U.S. Secretary of State Antony Blinken on Tuesday pledged $45 million in additional financing to help fight conflict and bring stability to coastal West Africa, where insecurity linked to jihadist insurgencies has increased in recent years.
Blinken is on the second stop of a four-nation tour of Africa taking him to Cape Verde, Ivory Coast, Nigeria and Angola from Jan. 21-26.
The purpose of the trip is to discuss U.S.-African partnerships over trade, climate, infrastructure, health, security and other issues. It follows a summit in Washington with African leaders in December 2022.
Security challenges in West Africa, the fallout of a coup in Niger last year and Russia’s growing influence in the region are among key topics during Blinken’s trip.
He arrived in Ivory Coast’s financial capital Abidjan on Monday evening and met President Alassane Ouattara on Tuesday morning, after which he announced the extra financing at a joint press briefing.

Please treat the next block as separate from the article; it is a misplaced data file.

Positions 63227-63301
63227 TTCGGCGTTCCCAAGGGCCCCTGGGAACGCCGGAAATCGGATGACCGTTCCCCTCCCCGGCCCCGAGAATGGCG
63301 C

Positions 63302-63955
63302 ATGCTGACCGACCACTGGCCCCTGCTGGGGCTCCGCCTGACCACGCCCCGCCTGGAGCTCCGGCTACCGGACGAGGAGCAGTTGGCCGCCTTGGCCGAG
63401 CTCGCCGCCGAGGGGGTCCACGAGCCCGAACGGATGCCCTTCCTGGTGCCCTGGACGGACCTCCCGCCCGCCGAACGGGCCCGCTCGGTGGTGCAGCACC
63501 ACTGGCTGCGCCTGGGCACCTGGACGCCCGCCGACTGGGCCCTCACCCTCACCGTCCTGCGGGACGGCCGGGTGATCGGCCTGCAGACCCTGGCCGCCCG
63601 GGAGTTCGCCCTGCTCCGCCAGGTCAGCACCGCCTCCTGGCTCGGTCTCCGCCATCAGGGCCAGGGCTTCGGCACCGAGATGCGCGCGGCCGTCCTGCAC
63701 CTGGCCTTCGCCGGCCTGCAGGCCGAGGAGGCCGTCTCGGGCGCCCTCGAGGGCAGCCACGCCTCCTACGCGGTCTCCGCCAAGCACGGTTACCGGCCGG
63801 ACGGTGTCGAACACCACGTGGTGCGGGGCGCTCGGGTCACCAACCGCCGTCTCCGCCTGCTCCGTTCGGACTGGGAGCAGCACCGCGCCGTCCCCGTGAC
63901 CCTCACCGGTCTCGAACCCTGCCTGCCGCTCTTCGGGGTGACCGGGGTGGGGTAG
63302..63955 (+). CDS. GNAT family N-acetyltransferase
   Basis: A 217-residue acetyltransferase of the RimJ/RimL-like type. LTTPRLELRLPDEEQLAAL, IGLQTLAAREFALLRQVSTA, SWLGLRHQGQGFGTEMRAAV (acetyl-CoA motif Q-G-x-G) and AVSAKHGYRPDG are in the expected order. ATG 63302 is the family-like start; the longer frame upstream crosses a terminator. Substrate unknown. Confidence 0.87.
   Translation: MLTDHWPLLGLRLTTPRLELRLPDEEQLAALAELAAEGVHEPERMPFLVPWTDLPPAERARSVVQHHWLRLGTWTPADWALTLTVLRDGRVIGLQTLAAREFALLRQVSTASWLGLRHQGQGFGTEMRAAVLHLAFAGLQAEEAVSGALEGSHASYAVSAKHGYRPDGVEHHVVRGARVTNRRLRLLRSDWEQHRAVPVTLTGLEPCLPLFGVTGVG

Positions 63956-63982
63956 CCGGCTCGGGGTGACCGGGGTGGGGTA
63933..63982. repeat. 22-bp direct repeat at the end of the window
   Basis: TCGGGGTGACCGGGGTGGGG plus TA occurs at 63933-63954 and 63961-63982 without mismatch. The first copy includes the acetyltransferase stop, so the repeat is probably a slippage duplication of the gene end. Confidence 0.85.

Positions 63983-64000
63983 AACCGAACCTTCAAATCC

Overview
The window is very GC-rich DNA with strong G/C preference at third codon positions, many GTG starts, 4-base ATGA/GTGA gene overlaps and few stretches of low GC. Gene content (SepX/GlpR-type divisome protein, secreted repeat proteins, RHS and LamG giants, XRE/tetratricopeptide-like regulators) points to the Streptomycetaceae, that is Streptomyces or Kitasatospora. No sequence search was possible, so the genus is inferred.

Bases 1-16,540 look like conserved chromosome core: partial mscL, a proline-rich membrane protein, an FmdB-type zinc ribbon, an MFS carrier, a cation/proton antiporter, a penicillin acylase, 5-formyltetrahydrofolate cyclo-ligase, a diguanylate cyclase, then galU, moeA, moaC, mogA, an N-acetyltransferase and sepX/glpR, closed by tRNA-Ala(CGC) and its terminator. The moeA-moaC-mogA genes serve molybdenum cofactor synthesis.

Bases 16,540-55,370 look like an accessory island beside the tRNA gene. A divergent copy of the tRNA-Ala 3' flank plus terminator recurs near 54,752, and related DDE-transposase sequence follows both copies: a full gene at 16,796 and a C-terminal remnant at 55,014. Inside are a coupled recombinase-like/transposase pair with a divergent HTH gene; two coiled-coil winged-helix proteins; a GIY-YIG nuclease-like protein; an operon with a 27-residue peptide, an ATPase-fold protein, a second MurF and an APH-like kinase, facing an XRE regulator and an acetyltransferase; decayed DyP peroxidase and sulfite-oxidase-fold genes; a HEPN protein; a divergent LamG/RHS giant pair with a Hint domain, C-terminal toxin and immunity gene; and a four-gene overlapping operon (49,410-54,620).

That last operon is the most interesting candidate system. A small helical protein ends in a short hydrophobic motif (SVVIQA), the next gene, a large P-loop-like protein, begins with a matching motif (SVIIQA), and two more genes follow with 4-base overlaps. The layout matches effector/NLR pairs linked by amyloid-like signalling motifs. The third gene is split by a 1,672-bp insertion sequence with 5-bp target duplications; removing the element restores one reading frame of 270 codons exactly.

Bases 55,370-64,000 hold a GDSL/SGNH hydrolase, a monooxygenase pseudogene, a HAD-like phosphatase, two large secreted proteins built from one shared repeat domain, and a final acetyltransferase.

Ivory Coast is one of several coastal West African countries impacted in recent years by Islamist insurgencies that took root in Mali in 2012 and spread across the Sahel region despite costly, internationally backed military efforts to contain it.
“We spent a lot of time discussing mutual security challenges,” Blinken said. “We appreciate Ivory Coast’s leadership in the fight against extremism and violence.”
The funding will supplement $300 million the U.S. has already invested in coastal West Africa over the past two years.
“We have increased military training by 15 times and are investing in civil protection in Ivory Coast,” Blinken added.
Ouattara said security in the region remained a challenge.
“That is why we do appreciate the USA for their support in the area of intelligence and the fight against terrorism,” he said.
The U.S. faced a setback in its fight against militants in the Sahel when military officers toppled Niger’s President Mohamed Bazoum, a key ally, in July last year.
The coup in Niger was one of a series of military takeovers or attempted power grabs that occurred in West and Central Africa over the past three years.
The instability has raised concern, particularly as juntas have cut ties with traditional Western allies such as the European Union and France, which withdrew thousands of troops from the Sahel last year.
Blinken met Akinwumi Adesina, president of the African Development Bank, at a sub-regional rice research institute in the afternoon. He is scheduled to fly to Nigeria in the evening.